By Ashley Aron

In the land of concerts, there is a glorious compilation of names put together by band members, their crew, and the venue that can act as your golden ticket for the evening. It’s called the guest list — a list of people who, by some connection, are (as you might have guessed) guests of a person working the show. In other words, free admission!

Now, the big question is how does one get on this magical list? Ninety-five percent of the time, it’s because you’ve got a friend in the band or crew but, regardless of how you get on the list, there are some common courtesy rules you should keep in mind.

·      IF A FRIEND INVITES YOU — Sweet! Make sure you talk to him or her beforehand, preferably the morning you friend arrives at the venue, so that you can confirm you’re on the guest list; nothing worse than driving all that way and finding you can’t get in (true story). Also, confirm whether you’ve got a single guest list spot or a guest list plus-one. The former means only your name is on the list, while the latter means you and ONE friend whose name doesn’t have to be on the list will be admitted. Don’t be a douche: remember to say thanks!

·      WARNING: THE GUEST LIST IS NOT A BACKSTAGE PASS — Being on the guest list is technically free admission as a guest, but do not mistake it as an invitation to follow your friend backstage and try to snap pictures with Jonny Bassist. If your friend INVITES you backstage, that’s another story, but don’t assume anything unless they explicitly say so. The bigger the tour, the tougher the security, and do you really want to try to fight your way past the Hagrid-like security guards? Didn’t think so.

·      SO YOUR FRIEND IS ON THE TOUR BUT HASN’T INVITED YOU – IS IT OK TO ASK?  This one’s a tad complicated, so let’s break it down:
—   Is this really a friend, or just acquaintance? If you aren’t good enough friends to name the person’s hometown, top three bands, and favorite pizza topping, don’t bother.
—  What position is your friend in? Is he or she a band member, tour manager, merch person, or groupie? Band members and TMs will probably have higher priority in claiming guest list spots than most. If your friend is just taking photos for a few days on tour, don’t pressure him or her into getting you in when they might not be able to at all.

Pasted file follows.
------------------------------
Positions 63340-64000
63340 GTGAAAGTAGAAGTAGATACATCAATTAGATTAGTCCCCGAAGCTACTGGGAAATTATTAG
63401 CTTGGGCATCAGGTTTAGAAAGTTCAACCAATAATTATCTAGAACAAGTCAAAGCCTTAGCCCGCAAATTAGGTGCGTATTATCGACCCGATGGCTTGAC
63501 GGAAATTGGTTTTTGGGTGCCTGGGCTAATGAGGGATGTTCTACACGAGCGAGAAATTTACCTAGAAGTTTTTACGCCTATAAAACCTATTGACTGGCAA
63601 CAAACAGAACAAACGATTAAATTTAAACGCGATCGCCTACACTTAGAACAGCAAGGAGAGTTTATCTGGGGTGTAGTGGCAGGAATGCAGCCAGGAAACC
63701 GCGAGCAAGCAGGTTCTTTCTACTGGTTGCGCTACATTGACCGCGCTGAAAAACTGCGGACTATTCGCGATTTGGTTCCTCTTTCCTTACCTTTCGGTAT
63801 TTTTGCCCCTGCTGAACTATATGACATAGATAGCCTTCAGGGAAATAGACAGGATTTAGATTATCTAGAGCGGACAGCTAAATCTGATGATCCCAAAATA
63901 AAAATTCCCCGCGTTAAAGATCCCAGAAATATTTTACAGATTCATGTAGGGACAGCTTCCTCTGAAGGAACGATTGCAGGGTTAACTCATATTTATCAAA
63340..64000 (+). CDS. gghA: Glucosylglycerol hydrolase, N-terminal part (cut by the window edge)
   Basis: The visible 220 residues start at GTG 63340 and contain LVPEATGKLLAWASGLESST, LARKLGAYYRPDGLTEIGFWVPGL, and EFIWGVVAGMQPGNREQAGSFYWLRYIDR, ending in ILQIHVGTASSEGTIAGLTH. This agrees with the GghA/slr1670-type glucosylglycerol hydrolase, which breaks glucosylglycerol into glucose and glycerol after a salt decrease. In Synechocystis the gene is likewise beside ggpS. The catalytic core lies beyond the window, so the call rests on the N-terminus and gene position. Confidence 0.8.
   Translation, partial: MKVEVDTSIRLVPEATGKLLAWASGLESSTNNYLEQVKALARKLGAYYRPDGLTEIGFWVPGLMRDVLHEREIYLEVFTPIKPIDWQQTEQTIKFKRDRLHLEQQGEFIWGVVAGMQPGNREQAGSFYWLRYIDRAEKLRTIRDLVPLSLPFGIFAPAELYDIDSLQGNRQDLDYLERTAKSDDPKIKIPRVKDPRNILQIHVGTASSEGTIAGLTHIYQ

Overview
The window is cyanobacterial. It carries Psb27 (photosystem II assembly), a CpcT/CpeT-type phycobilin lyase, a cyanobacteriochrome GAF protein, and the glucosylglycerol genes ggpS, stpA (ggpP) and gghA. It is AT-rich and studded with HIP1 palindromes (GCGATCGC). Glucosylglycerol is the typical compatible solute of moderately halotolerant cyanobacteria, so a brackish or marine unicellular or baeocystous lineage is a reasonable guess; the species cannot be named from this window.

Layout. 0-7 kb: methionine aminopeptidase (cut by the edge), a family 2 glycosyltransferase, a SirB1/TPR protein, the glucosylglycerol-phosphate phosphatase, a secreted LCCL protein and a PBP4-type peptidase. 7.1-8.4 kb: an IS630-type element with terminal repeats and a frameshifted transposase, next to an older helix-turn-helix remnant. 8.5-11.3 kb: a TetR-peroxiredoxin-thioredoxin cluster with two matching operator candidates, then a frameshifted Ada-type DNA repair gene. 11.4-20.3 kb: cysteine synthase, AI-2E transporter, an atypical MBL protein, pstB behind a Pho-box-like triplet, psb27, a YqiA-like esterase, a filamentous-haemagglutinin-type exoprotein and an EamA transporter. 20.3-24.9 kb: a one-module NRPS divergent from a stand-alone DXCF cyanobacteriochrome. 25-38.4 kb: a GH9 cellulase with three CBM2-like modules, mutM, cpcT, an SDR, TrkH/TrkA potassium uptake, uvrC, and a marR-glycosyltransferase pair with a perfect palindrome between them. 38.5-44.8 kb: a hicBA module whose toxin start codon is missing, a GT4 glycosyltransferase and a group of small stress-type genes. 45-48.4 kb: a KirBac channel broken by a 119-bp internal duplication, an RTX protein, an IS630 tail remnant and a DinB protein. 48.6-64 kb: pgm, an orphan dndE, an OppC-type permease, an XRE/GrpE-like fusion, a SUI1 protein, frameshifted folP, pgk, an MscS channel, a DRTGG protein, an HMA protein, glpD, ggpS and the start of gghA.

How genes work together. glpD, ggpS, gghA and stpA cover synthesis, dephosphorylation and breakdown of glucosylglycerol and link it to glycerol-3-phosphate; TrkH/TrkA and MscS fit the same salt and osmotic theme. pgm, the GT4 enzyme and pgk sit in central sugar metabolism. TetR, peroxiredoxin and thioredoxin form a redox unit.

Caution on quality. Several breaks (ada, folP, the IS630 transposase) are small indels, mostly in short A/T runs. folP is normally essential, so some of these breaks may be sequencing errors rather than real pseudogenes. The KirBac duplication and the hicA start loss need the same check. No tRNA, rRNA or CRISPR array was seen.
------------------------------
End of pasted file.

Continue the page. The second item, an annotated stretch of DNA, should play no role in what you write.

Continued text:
—  Where/when is the date you’re trying to get guest-listed for? Is it a Friday night hometown show, the city their management is based out of, or a music industry hub? If so, then guest list spots are probably limited. If it’s a show on a weeknight in Bumblefuck, Nowheresville, then you might have a pretty good shot.

·      “BUT I DON’T KNOW ANYONE ON TOUR!” JOIN A STREET TEAM.  Many local bands and venues have street teams whose job is to help promote and create buzz about shows. For example, I’m a part of the street team for Equal Vision Records. In return for putting up posters for tours coming to Syracuse, I get a guest list plus-one for the date of my choosing. Guest list spots are often an incentive for street teamers, so see if a nearby venue or your favorite band has one for you to join. Even if there aren’t guest list spots available, it’s still a great way to get involved with your local scene.

·      TRY TO GET LUCKY. Keep tabs on contests, drawings, or other ways you can win free tickets and/or guest list spots to an upcoming show. For NYC locals, Music Geeks, the team behind shows at Gramercy Theater, Irving Plaza, Roseland Ballroom, and more has a mailing list; it includes weekly ticket giveaways. Hey, you never know, right?